I was diagnosed with Crohn's disease shortly after moving to Massachusetts after college. I had just started a new "big girl" job in healthcare management, moved far away from my friends and family, and moved into an apartment on my own. Looking back now, I had been experiencing symptoms for quite some time before that, but then the disease became undeniable. I lost weight rapidly - down almost 15 pounds in a few weeks - and experienced excruciating abdominal pain. The more I tried to ignore it, the worse it came back with a vengeance. Finally I found myself admitted to the hospital with a nasogastric tube and preparing for a colonoscopy - and in the next few days, was officially diagnosed with Crohn's disease.
|Shortly after moving to MA at less than 100 pounds|
As the next few months passed by, I learned that I could help to control these symptoms. My gastroenterologist tried a number of medications before we found one that worked - an oral medication called azathioprine, which works by suppressing the immune system (and putting patients at higher risk for other diseases, since white blood cell production is suppressed). I also learned that diet played a huge role in the inflammation and pain I was experiencing. The foods we traditionally think of as healthy - like whole grains, vegetables, fruit and dairy - wreaked havoc with my GI system. Over the years, I have learned through trial and error which foods work for me, and which I can tolerate when my disease is flaring versus when my symptoms are in remission.
|Yikes, check out that prednisone puffiness!|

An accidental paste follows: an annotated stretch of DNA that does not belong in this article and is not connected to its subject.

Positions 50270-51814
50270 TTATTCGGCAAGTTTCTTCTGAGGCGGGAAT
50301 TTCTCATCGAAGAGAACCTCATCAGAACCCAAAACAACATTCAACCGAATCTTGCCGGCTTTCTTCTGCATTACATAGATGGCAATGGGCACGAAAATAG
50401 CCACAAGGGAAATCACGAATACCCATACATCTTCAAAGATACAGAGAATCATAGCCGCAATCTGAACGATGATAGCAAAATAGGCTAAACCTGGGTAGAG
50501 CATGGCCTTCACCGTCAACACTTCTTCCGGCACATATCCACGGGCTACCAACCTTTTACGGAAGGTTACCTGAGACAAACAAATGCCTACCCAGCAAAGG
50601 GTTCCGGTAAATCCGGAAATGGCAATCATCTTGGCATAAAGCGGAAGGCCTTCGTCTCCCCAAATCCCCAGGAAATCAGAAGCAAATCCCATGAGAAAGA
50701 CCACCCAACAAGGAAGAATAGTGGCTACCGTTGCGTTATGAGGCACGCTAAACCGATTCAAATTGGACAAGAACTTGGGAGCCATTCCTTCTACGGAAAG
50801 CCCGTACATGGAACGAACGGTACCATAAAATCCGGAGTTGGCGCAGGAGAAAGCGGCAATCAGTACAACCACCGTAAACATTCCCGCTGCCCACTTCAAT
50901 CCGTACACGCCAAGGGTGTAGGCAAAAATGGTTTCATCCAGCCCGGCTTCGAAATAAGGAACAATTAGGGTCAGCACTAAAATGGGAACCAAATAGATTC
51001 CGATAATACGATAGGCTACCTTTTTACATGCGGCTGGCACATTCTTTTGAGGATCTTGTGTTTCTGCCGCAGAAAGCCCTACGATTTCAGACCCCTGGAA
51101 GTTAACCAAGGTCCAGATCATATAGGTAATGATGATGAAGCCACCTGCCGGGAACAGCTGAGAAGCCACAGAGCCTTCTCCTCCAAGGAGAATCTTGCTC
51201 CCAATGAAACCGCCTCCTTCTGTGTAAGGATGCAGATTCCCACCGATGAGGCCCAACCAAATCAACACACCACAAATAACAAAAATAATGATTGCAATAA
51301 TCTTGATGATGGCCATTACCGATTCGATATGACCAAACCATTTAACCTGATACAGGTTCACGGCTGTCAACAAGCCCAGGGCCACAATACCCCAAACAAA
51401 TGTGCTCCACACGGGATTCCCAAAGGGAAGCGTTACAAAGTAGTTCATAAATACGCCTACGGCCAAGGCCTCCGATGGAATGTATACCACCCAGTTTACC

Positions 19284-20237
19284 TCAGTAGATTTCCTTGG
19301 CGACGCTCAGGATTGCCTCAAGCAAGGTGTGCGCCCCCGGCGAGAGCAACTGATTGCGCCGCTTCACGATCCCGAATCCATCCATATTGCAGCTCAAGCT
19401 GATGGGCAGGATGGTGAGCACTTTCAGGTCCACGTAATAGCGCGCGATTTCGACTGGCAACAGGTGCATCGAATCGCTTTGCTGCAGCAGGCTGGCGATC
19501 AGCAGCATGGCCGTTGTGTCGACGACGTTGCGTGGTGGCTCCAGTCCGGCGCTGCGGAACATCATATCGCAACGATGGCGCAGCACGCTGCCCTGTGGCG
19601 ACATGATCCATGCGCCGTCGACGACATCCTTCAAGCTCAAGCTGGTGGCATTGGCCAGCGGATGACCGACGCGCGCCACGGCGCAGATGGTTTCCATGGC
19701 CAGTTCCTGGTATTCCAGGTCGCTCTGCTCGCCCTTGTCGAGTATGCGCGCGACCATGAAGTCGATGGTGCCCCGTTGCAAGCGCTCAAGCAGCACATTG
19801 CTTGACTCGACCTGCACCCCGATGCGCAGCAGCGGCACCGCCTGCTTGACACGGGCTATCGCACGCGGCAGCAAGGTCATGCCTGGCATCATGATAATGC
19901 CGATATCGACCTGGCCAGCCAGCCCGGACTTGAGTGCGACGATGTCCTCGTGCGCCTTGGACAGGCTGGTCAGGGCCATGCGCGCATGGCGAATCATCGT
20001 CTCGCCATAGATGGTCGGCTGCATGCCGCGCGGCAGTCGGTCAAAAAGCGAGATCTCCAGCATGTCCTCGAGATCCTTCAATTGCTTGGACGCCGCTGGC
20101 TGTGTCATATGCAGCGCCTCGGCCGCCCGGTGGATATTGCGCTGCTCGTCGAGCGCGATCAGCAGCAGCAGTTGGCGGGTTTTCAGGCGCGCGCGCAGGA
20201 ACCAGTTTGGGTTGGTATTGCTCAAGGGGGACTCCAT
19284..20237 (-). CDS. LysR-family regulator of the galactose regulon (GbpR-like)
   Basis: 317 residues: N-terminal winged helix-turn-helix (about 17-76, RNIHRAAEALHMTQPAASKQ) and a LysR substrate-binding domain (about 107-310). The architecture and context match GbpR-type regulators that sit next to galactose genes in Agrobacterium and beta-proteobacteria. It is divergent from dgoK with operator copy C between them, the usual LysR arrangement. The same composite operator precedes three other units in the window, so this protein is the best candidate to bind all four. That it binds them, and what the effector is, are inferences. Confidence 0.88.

When I completed my first marathon after being diagnosed with Crohn's, I knew I had fallen in love with this sport all over again - and felt like nothing could stand in my way. Running with Crohn's has proven to me that despite the physical and mental challenges of this chronic disease, I am stronger and braver than I sometimes feel. Crohn's has taught me patience - knowing that there will be days where just getting out of bed is a struggle, and I need to work with what my body gives me on a day-to-day, and even moment-to-moment basis. And Crohn's has made me grateful for the days that I do have - those incredible runner's high moments where it feels like I could go forever. I know with this disease that life has no guarantees - but living with Crohn's gives me a reason to push past all that, and to experience every moment of the run.
|First marathon post-diagnosis - victory!|
Why am I writing about this now? Well this week, I received some not-so-great news. It appears that my miracle drug that has kept my Crohn's in remission for the past five years or so is no longer working for me. That's not altogether unusual, as the body adapts to a certain class of drugs and requires a more aggressive form of treatment. However, I was hoping to have at least a few more years on this one. Now all I can do is wait for more testing to figure out what my body up to now... including my fifth colonoscopy in as many years.
As unsettling as all the uncertainty is right now, I am doing my best to take each challenge as it comes. I am focusing on being grateful for how strong my body has become over the years, both as a result of this incredible sport of running and of fighting this disease. Crohn's has put many obstacles in my path, but for now, I appreciate every moment I have to keep running on.